Valuations And Volatility Do Not Really Matter That Much, Says Sumit Bilgaiyan, Equity99
BW Businessworld's Clifford Alvares spoke to Sumit Bilgaiyan, founder, Equity99, which focuses on wealth creation for a family office
Half-way into the year, stock markets have hardly delivered meaningful returns to investors. Most stocks have taken a beating, while volatility has increased. So what is the outlook for the rest of the year? In this scenario, BW Businessworld's Clifford Alvares spoke to Sumit Bilgaiyan, founder, Equity99, which focuses on wealth creation for a family office. Here his views on how to invest in the market for the rest of the year.
There is too much of volatility in the stock markets lately, and it is shaking investors. What’s your view?
The on-going scenario is going to be the year to build a portfolio. There is no good or bad time to invest as long as the stock has the potential to gain. Valuations and volatility do not really matter that much. Stock markets have been volatile all throughout history. Whenever there is a string of negative news or a turn of events, volatility tends to spike up. So it’s nothing new. What you should do is focus on the quality of noise that is driving the markets. If it’s not too negative, and if it’s not going to have a long-term impact, then volatility can be a blessing in disguise for investors. You will get an opportunity to get quality stocks at better prices.
Isn’t the stock market too high, and won’t investors tend to get trapped at higher levels?
Yes, I agree, many stocks are at their historical highs, but chances are that we may still see some upside over the long term. The fundamental factors that are driving India which is consumption, infrastructure investments, operational efficiency, better business environment for regulation-compliant companies, are all there and is changing the business landscape. Investors who are buying now will have to focus on good quality companies, and diversifying the portfolios adequately. It’s not the time to take a punt, but do some serious research and pick stocks. If you do your homework well enough, you won’t get trapped at higher levels, but you will end up with some sizeable gains in the coming years.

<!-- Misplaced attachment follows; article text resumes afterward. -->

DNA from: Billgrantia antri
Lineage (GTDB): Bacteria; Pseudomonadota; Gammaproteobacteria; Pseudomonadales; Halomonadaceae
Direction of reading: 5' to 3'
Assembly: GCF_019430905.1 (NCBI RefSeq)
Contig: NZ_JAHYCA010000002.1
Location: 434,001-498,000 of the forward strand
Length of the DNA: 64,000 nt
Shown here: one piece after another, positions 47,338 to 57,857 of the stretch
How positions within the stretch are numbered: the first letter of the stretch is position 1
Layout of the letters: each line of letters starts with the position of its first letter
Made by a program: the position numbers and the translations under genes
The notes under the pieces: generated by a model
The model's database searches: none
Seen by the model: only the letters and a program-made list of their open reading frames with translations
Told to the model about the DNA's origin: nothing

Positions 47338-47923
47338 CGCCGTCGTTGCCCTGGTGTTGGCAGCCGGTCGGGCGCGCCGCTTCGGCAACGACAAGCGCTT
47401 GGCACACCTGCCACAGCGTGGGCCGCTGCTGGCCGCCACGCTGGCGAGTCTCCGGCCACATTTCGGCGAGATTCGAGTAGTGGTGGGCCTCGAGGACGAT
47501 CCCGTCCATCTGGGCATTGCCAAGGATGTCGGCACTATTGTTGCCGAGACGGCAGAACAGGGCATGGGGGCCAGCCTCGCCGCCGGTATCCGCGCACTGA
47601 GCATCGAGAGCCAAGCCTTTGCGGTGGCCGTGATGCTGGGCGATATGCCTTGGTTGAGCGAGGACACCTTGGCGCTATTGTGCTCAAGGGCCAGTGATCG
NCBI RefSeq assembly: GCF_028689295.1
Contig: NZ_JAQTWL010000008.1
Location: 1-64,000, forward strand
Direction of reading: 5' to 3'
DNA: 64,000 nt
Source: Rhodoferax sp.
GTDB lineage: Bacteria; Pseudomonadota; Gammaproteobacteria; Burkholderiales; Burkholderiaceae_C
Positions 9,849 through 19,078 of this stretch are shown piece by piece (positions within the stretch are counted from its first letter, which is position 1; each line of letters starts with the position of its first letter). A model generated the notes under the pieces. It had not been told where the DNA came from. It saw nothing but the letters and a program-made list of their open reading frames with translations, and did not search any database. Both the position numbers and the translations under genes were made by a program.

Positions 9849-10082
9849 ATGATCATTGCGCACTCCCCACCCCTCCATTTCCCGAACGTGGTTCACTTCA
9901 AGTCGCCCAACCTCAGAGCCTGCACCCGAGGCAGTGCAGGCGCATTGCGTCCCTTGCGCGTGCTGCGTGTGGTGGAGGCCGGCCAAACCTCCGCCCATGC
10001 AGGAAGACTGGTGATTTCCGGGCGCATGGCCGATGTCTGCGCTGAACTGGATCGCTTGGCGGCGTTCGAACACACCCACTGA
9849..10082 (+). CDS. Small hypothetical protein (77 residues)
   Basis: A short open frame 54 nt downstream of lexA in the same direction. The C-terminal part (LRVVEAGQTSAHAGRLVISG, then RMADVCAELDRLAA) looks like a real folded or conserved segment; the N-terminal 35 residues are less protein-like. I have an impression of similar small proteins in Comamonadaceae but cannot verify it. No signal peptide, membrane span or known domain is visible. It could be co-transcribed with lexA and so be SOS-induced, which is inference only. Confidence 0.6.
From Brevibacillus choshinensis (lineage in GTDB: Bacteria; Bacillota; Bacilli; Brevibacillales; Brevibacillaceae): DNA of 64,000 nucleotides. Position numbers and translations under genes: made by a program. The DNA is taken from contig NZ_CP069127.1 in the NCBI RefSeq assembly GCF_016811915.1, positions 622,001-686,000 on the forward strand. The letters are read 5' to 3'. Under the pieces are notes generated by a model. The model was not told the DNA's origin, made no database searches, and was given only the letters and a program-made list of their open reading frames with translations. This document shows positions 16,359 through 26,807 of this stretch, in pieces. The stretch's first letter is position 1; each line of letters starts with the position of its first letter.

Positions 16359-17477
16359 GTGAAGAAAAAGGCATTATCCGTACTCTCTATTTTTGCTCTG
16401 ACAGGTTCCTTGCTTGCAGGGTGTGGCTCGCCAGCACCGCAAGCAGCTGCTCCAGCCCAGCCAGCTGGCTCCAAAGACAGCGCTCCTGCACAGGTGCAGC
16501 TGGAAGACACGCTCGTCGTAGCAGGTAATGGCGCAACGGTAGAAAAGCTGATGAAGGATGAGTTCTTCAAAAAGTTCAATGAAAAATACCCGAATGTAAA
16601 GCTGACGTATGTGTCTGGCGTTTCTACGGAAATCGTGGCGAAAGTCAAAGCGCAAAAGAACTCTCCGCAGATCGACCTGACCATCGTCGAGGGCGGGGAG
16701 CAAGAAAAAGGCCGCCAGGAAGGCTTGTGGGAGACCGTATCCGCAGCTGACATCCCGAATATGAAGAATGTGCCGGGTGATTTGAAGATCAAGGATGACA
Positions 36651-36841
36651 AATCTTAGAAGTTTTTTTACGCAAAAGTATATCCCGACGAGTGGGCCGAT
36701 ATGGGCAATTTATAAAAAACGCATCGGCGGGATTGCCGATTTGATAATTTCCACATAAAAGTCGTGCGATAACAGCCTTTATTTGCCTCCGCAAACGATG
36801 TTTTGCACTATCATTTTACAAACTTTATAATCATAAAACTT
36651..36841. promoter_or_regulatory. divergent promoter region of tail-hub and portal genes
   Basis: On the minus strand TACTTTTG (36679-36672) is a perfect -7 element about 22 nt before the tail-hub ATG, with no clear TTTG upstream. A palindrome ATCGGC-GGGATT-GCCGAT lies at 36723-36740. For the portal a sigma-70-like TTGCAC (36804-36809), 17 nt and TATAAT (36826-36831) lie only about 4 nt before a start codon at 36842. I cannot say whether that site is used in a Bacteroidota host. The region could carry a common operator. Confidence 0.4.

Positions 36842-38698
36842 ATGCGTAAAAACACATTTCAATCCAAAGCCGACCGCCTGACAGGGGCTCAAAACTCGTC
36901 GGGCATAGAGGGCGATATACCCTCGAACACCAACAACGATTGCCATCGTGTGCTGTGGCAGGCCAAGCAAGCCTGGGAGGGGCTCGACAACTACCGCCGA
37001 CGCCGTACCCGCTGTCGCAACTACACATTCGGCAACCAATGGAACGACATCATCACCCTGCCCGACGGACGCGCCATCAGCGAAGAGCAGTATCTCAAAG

But a lot of mid- and small-cap stocks investors have got beaten badly in the markets. How do you see that segment playing out?
Small- and mid-cap stocks are a different breed in the market as most of these counters have low liquidity. So when they move up, they tend to move up too fast, and the same goes for when they correct. The last few years have seen a liquidity-driven rally in mid- and small-caps taking these stocks to higher levels. We are now seeing a churn in these counters particularly as investors begin to question whether companies will be able to deliver high growth levels at these high valuations. But even here too, if you continue to focus on companies that can deliver outsized profit growths, sooner or later such stocks will bounce back.
Where do you see earnings in the next few quarters?
Earnings are returning somewhat in large caps. Last quarter we saw low-double-digit earnings growth, and my sense is that earnings will gradually increase. Earnings may look concentrated in some of the consumption sectors, but sectors like infrastructure, public sector banks, will begin to bounce back. We may have to worry if oil climbs up from here as it will impact oil companies’ profitability, but right now we are comfortably placed in terms of earnings for the next few quarters. So large-caps will remain stable. We have to watch for mid-cap earnings because only a few companies will tend to do better than average here.
What are the levels you are anticipating for the year end?
While the large-caps will be higher than where we are, in mid- and small-caps, we would see a lot of churns. Investors are clearly sifting between the good companies and the marginal players by assigning a higher price-earnings multiple to these companies. I anticipate this trend to continue for the rest of the year. Companies that can demonstrate earnings growth, and walk the talk so to speak, will be favoured in this market.